Subtle Animations Appear From The Wood Lobby Wall At NYC Cancer Care Center

August 10, 2020 by Dave Haynes

One of the most powerful effects in digital signage jobs is to add the visuals in unexpected places and ways.

This is a lobby at the new David H. Koch Center for Cancer Care at Memorial Sloan Kettering Cancer Center in New York. 

Designed by the NYC agency C&G Partners, the lobby’s welcome wall is called Dreams in Fiber Optic Wood. The intent is to deliver a lobby experience that is “deliberately meditative and atmospheric.”

The solid wood wall has been perforated with 1,000s of teeny pinholes. Those holes let light from pass through, creating minimalist,  pure-white animations. The fiber optic reference is about a bazillion tiny 1/2″ long optical fibers punched through the wood, so that any light source behind it can be seen in front of it.

Inspired by nature, the content includes koi fish, butterflies, flowers and bonsai trees, all constantly changing with the seasons.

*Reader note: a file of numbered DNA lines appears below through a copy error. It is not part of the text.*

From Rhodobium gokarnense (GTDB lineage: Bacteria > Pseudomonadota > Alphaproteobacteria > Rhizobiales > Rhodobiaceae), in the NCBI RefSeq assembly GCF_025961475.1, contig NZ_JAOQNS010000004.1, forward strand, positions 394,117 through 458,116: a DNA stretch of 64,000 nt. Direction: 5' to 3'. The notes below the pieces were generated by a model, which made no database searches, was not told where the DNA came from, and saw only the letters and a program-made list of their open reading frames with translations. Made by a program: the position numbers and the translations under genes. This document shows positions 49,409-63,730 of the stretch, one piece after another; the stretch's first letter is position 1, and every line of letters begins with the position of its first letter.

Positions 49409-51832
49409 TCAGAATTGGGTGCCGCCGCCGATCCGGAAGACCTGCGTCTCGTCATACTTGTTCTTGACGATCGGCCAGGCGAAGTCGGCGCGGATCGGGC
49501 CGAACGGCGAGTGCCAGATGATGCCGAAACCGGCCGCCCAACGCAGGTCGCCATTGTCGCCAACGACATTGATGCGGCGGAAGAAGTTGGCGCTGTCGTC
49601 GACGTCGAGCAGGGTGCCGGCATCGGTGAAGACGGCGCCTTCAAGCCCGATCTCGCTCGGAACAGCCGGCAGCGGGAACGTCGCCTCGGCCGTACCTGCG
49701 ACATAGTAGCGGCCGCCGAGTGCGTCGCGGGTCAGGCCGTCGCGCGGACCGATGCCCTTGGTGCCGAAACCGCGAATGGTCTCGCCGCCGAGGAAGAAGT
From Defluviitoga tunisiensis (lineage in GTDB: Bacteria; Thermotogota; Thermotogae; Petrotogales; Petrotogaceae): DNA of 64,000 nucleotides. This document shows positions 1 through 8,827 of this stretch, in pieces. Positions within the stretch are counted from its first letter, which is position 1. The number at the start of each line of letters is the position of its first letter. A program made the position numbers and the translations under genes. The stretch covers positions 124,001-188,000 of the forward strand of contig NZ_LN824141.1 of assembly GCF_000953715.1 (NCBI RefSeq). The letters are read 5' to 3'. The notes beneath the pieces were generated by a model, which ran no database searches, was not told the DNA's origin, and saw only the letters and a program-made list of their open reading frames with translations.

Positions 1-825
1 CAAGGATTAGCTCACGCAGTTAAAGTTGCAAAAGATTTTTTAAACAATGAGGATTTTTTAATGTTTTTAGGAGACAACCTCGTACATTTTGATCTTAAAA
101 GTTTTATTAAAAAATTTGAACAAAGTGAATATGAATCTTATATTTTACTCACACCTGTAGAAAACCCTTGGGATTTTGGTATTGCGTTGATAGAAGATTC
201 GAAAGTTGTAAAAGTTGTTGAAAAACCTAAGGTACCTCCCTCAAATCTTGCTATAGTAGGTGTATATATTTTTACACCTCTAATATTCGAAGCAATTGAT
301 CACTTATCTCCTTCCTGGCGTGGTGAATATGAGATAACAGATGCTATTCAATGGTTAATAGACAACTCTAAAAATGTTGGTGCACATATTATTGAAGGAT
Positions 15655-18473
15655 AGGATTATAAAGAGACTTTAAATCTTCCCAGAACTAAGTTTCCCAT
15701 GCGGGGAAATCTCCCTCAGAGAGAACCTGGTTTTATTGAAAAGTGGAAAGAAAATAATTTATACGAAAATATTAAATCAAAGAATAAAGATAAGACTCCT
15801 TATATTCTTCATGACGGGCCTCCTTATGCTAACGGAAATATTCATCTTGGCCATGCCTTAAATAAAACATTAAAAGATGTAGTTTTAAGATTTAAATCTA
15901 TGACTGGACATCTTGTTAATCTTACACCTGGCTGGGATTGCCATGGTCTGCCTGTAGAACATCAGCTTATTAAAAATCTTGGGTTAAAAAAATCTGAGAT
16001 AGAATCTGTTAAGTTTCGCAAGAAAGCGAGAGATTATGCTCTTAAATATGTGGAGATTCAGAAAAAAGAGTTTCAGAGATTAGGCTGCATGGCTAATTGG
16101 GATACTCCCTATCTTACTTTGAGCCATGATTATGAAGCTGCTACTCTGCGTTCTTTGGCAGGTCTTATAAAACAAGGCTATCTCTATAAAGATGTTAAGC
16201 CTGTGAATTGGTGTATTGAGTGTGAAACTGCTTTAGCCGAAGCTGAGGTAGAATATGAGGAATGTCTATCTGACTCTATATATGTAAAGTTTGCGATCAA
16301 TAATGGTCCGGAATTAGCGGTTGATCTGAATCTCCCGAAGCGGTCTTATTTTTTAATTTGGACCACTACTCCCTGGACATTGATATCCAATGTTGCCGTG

I really like this because of the way media was built into the architectural design in a subtle rather than overpowering way. Doing this on a big LCD would  kill much of the effect, while filling a full wall like this with direct view LED would be very costly, and definitely overpowering.

Getting a bazillion micro-perforations in the wood finishings would have cost a few bucks, but the project would have trimmed costs quite a bit by using a wall of relatively low rez white LEDs that push the light through.

It’s not an entirely new idea. I have seen LED light arrays behind wood veneers and in ceiling light panels at trade shows like ISE. But this is a particularly well-executed, good-looking take on it.

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